They are calling it "Kat 10" -- Hurricane Katrina plus 10 years -- which carries with it the double meaning of an ominous meteorological warning.
Fr. Dennis Hayes decided to take his chances and stay put as Hurricane Katrina teased the Louisiana coast, hoping the storm's Category 5 fury would spare his parish.
Ten years later the memories still linger for Carol Spruell, as if they happened yesterday but perhaps were a lifetime ago.
She remembers the chaos, despair, uncertainty and the cries for help from so many and workweeks that had no end in the days and months following Hurricane Katrina. She also remembers the lines, droves of desperate people who had lost everything in Katrina's floodwater, who were seeking any modicum of relief, whether it was articles of clothing, a bus ticket to a relative's house outside of the area or assistance in finding a place to live.
After the devastating impact of Katrina, many of the most vulnerable victims -- newborns and elderly from New Orleans -- found refuge at parishes in the diocese of Baton Rouge.
St. Patrick Church in Baton Rouge provided one of only a few shelters in the area specifically for evacuee families of newborn babies, according to volunteers there at the time.
After evacuating for Hurricane Katrina, Malcolm Ware couldn't wait to get back to his apartment at the Santa Maria del Mar Retirement Community and the shrimp awaiting him in his deep freeze.
"Somebody had given me five pounds of shrimp, which I had put in the deep freeze the night before we left," he said. "I thought, 'Boy, I hope the power doesn't go off because, when I get back, I can eat my shrimp.'"
Eco Catholic: Barely two months out from the release of Pope Francis’ environmental encyclical, the first glimpses of its reach have begun to materialize.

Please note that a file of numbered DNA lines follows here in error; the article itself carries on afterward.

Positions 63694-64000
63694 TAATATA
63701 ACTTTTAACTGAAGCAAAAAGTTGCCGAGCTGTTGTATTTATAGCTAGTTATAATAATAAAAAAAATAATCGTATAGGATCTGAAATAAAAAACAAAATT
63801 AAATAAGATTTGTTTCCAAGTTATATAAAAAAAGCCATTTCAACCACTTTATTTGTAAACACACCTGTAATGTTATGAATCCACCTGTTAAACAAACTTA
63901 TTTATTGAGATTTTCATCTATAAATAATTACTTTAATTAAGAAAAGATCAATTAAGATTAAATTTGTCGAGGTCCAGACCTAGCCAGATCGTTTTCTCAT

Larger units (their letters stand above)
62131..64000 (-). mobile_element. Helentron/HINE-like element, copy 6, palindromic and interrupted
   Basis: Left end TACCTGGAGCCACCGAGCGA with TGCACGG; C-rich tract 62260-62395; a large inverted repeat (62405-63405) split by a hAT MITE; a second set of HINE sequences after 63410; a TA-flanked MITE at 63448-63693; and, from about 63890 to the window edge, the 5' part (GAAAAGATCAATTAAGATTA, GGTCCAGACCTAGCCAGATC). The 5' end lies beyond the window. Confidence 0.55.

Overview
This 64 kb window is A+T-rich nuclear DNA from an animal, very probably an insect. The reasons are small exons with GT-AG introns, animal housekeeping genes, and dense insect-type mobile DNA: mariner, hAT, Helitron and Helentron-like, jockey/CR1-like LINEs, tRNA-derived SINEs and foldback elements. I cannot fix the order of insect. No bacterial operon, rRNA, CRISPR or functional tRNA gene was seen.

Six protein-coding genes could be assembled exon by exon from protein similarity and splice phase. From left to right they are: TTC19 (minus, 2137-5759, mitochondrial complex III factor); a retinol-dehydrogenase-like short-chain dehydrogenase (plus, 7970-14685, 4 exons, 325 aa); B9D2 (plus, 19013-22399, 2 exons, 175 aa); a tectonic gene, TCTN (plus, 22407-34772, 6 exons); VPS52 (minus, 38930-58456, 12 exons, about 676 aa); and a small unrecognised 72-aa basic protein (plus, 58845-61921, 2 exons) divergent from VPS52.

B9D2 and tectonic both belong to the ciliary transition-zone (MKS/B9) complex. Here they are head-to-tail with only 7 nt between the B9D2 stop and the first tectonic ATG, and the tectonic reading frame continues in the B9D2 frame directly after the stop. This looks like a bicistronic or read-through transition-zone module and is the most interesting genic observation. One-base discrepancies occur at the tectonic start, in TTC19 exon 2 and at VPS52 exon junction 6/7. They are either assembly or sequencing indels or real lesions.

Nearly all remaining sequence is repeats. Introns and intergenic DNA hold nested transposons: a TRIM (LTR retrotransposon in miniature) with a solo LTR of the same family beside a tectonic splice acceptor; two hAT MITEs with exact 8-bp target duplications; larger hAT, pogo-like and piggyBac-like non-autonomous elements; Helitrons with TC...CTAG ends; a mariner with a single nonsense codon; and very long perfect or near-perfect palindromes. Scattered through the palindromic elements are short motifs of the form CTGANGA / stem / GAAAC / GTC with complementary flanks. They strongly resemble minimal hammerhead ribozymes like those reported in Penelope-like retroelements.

Portland Mayor Charlie Hales got a roar of approval Monday when he told a packed Catholic church that he opposes new fossil fuel projects that would affect his city.
The crowd of more than 400 at St. Philip Neri Church had convened for the blessing of a totem pole that residents of Washington state's coastal Lummi Nation carved as a symbol of opposition to coal export facilities along the Columbia River.
The national association for U.S. male religious has vowed more actions than words in taking up Pope Francis' global call for protecting the planetary home, hoping their recently passed resolution will lead not only to eco-conscious changes in their own congregations, but will serve as a model for other Catholic institutions.
While calling for global carbon emissions cuts, Kenya’s National Council of Churches has launched a multifaith campaign to lobby governments, industries and multilateral agencies to agree on a binding treaty at the United Nations climate change talks in Paris later this year.
Eco Catholic: Nearly a dozen Catholic colleges and universities were included in Sierra Club's list of America’s greenest universities.